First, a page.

Sixty-nine years ago tonight, Mom and I went to Ottawa’s Mayfair Theatre to celebrate dad’s safe arrival overseas. It was a Fred Astaire and Ginger Rogers movie, with the two of them leaping from lily pad to lily pad. Suddenly Mom tensed up and shuddered. We’ve to go home, she said. Something terrible has happened.
Lieutenant Leslie Ward
Allowing for time differences that was the exact moment that Athabaskan was hit. We had no idea he was on board. We’d received a cablegram that morning saying he had arrived safely. Dad crossed the Atlantic on a corvette in a convoy, landed in Londonderry, immediately took a ferry across the Irish Sea, then the train to London. We found out later he had been told he was to take over Canadian Naval Information in London while the senior man, Commander Peter McRichie, went off to cover D-Day.
Dad pleaded for the chance to see some action before then. McRichie told him that Haida and Athabaskan were sailing that evening from Plymouth at 2200, and if he could make it, he could go. He made the ship in a scramble, with five minutes to spare.
One of the few benefits of losing your father when you’re 13 is that he stays perfect for ever. When you’re 18 or 20, you start to think, perhaps, that the old man isn’t with it all the way.
Loss of HMCS Athabaskan affected the families of each of those 128 who died early that morning off the coast of France, just as the war affected the families of all who were killed and the families of many that survived. I’d like to offer a brief catalogue of how the Athabaskan’s loss affected us.
Losing dad was terrible for our small family. Mom was left with me, and a four year old brother, and of course we didn’t know what had happened to Dad. He was missing, presumed dead. We moved back to Toronto but we could not get into our old house in the Beach, because we’d swapped for the duration of the war with an Ottawa family. I kept wishing I was old enough to join the navy, but I had to settle for sea cadets. In 1945 I got a bursary to go to Lakefield College near Peterboro. They had a Navy cadet corps, which reinforced my pro Navy feelings.
I remember in 1950 as an RCNR cadet when I was serving in HMCS Antigonish, there was a Chief on board named Charlie Burgess, who I discovered was probably the only man to get off the stern of the Athabaskan alive. He told me the first hit, was right below the after flag deck, it had blown him into the water, and that he thought my dad was on the after flag deck during the action.
I badly wanted to be a naval officer. Turned out I was red/green colour blind and the navy didn’t want me, so I wound up as a reporter for the old Toronto Telegram, eventually covering military affairs.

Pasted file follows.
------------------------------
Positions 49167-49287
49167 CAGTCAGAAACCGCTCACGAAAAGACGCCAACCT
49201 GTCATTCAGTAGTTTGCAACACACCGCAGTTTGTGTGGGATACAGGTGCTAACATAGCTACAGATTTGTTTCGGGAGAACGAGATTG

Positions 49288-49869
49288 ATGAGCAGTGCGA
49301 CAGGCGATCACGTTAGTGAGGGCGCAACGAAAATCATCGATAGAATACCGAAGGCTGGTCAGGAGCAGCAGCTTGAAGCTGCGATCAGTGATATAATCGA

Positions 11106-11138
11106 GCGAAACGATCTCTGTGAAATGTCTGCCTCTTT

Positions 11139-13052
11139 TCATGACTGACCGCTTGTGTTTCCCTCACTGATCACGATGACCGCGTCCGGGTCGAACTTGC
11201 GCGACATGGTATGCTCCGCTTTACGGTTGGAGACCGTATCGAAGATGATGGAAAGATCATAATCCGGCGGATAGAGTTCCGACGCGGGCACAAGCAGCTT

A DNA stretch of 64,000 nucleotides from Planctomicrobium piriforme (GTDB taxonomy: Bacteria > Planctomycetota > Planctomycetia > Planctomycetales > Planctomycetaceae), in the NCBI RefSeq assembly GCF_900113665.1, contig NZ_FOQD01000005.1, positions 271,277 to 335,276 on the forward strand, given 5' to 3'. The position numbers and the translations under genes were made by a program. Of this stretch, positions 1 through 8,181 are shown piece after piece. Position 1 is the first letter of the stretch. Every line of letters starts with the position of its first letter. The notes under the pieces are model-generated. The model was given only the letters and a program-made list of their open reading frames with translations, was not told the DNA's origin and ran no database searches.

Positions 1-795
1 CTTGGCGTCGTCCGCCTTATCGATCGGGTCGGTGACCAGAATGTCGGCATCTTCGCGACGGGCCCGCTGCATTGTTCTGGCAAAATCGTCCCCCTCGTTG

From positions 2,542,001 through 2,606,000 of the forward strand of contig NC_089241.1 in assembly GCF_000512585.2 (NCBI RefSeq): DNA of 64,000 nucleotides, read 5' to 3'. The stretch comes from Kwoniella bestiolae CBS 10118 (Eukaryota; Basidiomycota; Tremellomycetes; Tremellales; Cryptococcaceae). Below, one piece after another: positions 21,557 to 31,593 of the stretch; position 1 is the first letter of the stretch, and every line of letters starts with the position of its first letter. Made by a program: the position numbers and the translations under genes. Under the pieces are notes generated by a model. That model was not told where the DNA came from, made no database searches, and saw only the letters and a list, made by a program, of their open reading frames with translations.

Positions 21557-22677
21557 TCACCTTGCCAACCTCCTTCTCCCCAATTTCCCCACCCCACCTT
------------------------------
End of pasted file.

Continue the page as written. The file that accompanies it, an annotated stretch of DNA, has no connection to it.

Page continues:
In 1962 Haida came to the Great Lakes on a farewell tour. Because of Haida’s connection with the Athabaskan, I was keen to visit the ship. I got a ride in Haida and that’s where I met Neil Bruce, an Air Canada pilot who also felt strongly about the Navy, tribal class destroyers in particular. There were a couple of other guys around, too — former naval officer Norm Simpson, enthusiast Dave Kidd, and Allan Howard, who was head of the Ontario maritime Museum. I became involved because of Haida’s connection to Athabaskan.
With Neil’s prodding, we formed Haida Inc, an organization intended to save Haida from the scrap yards. Norm Simpson did our legal work pro bono, Dave Kidd was a superb money raiser, and Allan Howard had all manner of Toronto contacts, because of military writing I had contacts in the defence department. Neil Bruce was our driving force.
In the event, Paul Hellyer, who was defence minister at the time, agreed to sell Haida to us for $20,000 to paid over ten years with the first payment deferred a year. We were to pick up the ship in Sorel. It was our responsibility to have Haida towed from Sorel to Toronto. We took out loans, with our houses as security. I’ll never forget my wife’s face when I told her I’d just mortgaged the house for one fifth ownership in a destroyer.
I was an information officer at HMCS York while all this was going on. We cobbled together about 18 guys to crew Haida through the seaway under tow to Toronto, and we went to Sorel with half a dozen Coleman stoves, some rations, and a 120 volt generator, which we persuaded the railway conductor was hand baggage.
Jack MacQuarrie was one of the York officers on that trip. After I signed for the ship in Sorel, Jack strung the emergency wiring, and we lashed down the generator behind B gun mounting. We bought 120 volt light bulbs from a local store, and voila, we had the ship powered and lit.
We were being towed by two tugs, hired from MacAllister Towing in Montreal. We had a remarkably trouble free passage through the St. Lawrence locks, and figure we’d get to Toronto in record time.
Instead, at one stage we were stopped by fog near Brockville, tethered to a tug which also anchored. We didn’t have the faintest idea where we were, and small motor boats kept appearing out of the fog, much surprised to find a destroyer tethered in their river. Imagine if you can, our CO, Commander Bill Wilson, leaning over the rail with an Esso road map to hand, asking the motor boats where are we?
Eventually we arrived safely in Toronto to be met with a huge armada of boats, including Toronto’s fire boat shooting jets of water everywhere, and sirens wailing. On the jetty to meet us was Admiral Harry Dewolfe, who commanded Haida in her prime days.